Even before I got to this last paragraph, I was planning to suggest something along those lines, but not in a way that you're going to like.

I've been thinking lately (that is, for less than a month) that maybe the entire notion of $n$-category (beginning with $3$-category) needs to be revised to include lax transformations (and higher). That is, we started with strict $n$-category, now we've got definitions that (while sometimes hard to work with) have moved us to weak $n$-category, but we're not done and still must define *lax* $n$-category.

—Toby

*Mike*: Actually, that doesn’t really sound all that different from what I’m saying (prior to the last paragraph). Weak $n$-categories don’t seem to be enough; we need something that can deal with lax transformations, at least. I’m not sure whether you are saying this or not, but it seems unlikely to me that there is just *one* notion of “lax $n$-category;” it’s going to depend at least on which dimensions we make pseudo, lax, oplax, or both.

I think evidence has been accumulating for a while that focusing only on $n$-dimensional categorical structures that have only one type of $k$-cell for all $k$ is too myopic. Double and $n$-fold categories are one example. My recent work with Steve Lack is another. These observations (which owe a lot to some discussions with Mathieu) are a third.

What has led you to your thoughts about including laxness?

*Toby*: As far as the laxness is concerned, there may be one maximally general notion of lax $\infty$-category, which allows both lax and oplax everywhere. Then just as $(s,r)$-categories are (non-lax) $\infty$-categories where some things must be equivalences or trivial, we'll have a multidimensional classification where some things must be strong (or at least lax in only one way) at various places —which will be pretty messy in general. But even this doesn't include double categories or $\mathcal{F}$-categories.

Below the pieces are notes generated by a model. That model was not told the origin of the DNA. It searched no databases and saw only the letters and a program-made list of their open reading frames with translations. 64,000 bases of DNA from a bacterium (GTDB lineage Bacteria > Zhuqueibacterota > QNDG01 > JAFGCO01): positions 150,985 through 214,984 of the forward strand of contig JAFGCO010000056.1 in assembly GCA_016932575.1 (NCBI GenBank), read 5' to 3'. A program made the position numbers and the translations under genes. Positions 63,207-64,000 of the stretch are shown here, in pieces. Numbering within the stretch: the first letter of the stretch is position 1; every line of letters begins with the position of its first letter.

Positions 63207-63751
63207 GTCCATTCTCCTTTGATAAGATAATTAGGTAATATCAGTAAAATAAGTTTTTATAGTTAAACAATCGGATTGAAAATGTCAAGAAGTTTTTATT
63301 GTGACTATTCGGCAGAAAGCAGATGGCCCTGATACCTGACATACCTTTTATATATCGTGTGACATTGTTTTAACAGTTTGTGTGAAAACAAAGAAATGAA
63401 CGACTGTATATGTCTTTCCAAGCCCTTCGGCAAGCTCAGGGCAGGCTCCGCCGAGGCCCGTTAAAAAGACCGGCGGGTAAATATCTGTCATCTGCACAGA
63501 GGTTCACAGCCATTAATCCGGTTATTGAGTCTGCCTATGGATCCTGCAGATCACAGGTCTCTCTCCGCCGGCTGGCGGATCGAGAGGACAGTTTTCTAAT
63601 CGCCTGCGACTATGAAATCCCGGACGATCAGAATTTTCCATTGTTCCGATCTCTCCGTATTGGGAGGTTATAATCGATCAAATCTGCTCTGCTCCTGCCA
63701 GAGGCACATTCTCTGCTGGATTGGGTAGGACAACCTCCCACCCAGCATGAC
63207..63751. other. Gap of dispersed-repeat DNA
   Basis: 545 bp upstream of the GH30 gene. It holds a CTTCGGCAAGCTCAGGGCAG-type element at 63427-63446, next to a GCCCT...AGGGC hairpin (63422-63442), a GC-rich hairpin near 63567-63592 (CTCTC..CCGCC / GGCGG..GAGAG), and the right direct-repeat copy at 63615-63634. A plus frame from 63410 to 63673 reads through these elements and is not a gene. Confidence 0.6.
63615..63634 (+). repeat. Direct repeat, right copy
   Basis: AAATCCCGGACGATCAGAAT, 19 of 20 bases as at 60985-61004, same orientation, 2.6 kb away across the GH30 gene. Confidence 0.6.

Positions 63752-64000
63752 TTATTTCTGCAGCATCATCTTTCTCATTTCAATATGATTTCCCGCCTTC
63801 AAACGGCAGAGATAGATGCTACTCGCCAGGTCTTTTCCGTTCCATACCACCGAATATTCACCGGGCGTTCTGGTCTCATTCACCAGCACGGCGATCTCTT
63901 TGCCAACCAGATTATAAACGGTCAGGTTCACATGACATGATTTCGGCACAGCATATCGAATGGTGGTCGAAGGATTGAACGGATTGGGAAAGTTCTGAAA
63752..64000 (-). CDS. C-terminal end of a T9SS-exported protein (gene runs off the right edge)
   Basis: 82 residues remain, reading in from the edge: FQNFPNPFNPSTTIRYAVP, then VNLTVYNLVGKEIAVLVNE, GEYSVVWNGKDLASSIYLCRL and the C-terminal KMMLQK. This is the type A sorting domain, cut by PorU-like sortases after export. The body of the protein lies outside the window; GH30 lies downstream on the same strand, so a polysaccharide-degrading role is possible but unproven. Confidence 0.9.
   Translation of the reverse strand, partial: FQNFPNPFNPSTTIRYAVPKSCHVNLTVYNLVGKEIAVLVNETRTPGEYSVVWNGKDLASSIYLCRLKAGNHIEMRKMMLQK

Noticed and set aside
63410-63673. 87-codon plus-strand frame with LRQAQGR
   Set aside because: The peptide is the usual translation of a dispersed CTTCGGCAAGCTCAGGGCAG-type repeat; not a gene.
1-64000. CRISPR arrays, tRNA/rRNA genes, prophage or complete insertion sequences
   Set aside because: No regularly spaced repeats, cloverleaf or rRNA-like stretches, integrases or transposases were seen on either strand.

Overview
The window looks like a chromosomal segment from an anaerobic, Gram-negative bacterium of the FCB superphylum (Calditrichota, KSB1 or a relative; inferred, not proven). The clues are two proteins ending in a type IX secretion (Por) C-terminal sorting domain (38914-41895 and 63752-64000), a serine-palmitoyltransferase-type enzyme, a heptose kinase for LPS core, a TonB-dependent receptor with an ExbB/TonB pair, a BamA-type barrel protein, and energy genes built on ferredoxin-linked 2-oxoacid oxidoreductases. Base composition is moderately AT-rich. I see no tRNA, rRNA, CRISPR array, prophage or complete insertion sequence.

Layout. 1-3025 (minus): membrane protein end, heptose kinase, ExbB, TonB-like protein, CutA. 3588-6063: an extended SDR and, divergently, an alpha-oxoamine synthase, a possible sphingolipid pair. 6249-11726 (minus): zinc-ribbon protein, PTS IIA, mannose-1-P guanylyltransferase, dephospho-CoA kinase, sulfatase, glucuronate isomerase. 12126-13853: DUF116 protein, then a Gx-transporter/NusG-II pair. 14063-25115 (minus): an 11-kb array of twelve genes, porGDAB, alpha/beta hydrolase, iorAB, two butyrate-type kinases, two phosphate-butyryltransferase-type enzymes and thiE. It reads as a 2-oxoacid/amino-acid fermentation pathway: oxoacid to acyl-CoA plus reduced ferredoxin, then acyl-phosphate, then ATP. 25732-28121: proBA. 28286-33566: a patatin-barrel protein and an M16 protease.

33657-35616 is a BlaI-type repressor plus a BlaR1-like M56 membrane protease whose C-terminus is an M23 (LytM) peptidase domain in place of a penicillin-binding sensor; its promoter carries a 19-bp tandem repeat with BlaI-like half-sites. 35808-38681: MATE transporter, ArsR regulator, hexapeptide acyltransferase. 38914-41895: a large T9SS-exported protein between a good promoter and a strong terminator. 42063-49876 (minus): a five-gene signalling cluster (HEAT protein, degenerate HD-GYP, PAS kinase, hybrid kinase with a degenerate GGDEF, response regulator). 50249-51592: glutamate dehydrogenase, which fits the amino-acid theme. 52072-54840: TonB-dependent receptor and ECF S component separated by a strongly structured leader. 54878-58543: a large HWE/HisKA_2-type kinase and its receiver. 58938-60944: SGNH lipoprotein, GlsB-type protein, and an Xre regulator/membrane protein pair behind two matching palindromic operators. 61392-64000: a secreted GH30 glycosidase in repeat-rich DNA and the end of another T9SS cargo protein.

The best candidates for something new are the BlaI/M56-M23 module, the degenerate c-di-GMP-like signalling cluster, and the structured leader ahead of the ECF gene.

I forget why I was thinking of lax $n$-categories. Probably it was just reading the other material on your web, but I'll let you know if I see reasons for it around in other places. Anyway, haven't really thought about what they would be like, only that we might want them.

I agree that $n$-categories as we know them are just the start of a general theory of higher-dimensional transformations. I think that we (or at least some of us) do understand what $\infty$-groupoids are all about, and that this does give us a complete general theory of higher-dimensional equivalences. But we're only getting started on non-invertible transformations.

*Mike*: I’m having trouble visualizing a notion that allows “both lax and oplax” while only having one type of $k$-cell for each $k$, since it seems you can’t compose a lax transformation with an oplax one and get much of anything.

I agree that we have a fairly good understanding of $\infty$-groupoids and higher-dimensional equivalences, due to all the work of homotopy theorists over the past century. But higher non-invertible transformations may be more subtle than many of us realized at first.

Last revised on February 7, 2012 at 20:28:48. See the history of this page for a list of all contributions to it.